The Sports Litigation Alert recently published this summary of the Caroline Maher case:
Court of Arbitration for Sport Clears Athlete of Doping Charges, Makes Governing Body Pay Attorney Fees
In a decision that reverberated throughout the Olympic community, The Court of Arbitration for Sport (CAS) has ruled that all charges against Caroline Maher, an Egyptian Taekwondo athlete, who was sanctioned after a drug test allegedly came back positive, have been dismissed.
The CAS also ordered the World Taekwondo Federation (WTF) to pay $20,000 for Maher's legal fees and expenses incurred during the arbitration proceedings, an extraordinary result by CAS standards.
Maher, 25, was born in Egypt and began competing in the sport of Taekwondo at 10 years of age. She narrowly missed qualifying for the Olympic Games in 2004 and 2008, and has been focused on representing Egypt in the London 2012 Olympic Games. In December of 2010, Maher was directed to report for Out-of-Competition drug testing to be performed by the World Anti-Doping Agency (WADA). Maher was ill with a common cold at the time of the testing and reported the medicines prescribed by her family doctor (none of which were banned Out-of-Competition) to the WADA Doping Control Officer. Five months after being testing, Maher was told that her A Sample had apparently tested positive for steroids. Her B Sample was never tested. In August, Maher was informed that she had been banned for two years for an anti-doping violation without a hearing.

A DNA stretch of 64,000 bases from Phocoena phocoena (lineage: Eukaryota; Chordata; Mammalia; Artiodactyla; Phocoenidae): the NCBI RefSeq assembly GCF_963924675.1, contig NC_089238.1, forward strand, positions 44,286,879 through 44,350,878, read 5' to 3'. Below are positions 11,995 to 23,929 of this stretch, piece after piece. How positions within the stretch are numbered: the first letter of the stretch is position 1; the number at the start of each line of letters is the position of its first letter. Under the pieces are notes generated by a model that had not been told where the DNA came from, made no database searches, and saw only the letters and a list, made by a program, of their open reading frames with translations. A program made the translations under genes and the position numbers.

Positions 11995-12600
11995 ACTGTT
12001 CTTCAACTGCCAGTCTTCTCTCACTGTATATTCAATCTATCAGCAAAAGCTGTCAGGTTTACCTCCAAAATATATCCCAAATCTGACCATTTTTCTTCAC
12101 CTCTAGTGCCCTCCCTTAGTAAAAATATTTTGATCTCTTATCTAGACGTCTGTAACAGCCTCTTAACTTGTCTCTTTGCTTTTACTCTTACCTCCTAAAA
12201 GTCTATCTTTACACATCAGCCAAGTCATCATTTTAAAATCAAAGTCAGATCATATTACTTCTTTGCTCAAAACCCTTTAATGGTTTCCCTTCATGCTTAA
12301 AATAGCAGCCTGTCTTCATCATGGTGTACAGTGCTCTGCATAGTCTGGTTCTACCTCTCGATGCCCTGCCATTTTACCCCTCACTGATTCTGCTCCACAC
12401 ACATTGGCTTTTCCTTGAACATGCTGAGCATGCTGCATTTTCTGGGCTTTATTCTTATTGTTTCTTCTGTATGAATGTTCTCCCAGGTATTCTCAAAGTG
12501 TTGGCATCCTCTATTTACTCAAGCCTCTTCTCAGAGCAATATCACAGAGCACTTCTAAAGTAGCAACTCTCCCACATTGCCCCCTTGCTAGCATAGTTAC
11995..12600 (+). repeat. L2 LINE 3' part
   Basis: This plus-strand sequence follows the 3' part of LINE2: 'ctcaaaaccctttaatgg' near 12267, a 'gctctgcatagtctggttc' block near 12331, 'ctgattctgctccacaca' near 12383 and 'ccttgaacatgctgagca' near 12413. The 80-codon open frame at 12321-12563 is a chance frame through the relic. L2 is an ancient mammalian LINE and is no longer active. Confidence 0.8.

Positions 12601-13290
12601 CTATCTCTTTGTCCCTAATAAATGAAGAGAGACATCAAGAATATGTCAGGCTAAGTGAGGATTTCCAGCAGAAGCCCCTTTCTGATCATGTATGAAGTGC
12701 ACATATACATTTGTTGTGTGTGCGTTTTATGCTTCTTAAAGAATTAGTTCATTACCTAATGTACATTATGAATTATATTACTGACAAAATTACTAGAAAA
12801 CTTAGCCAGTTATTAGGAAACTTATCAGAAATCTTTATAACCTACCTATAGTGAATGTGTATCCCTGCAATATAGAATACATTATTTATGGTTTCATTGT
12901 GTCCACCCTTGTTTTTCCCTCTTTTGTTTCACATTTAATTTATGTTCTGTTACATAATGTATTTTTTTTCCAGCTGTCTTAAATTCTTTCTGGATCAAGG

Throughout the fall, Maher challenged the ruling, but was rebuffed by the WTF. In November of 2011, the WTF released the WADA lab report, which seriously questioned the integrity of the urine samples and was highly skeptical of the results. Under duress, the WTF withdrew the two-year sanction it had levied against Maher. It made the decision on the eve of a CAS hearing scheduled to take place in Lausanne, Switzerland.
The CAS Panel noted the unusual circumstances surrounding Maher's appeal in justifying its punitive decision. The WTF suspended Maher for two years without any reliable evidence or an internal hearing. In doing so, the WTF failed to live up to its duties as an internationally recognized sports federation under the World Anti-Doping Code.
The panel, which included English barrister the Honorable Michael J. Beloff MA QC and well-known sports law attorney Maide Oliveau, emphasized that it was of vital importance for an international federation to ensure that “any athlete charged with a doping violation be accorded the full procedural protection guaranteed by the [Code].”
Attorneys of Record: (for appellant) Paul Greene of Preti Flaherty in Portland, Maine.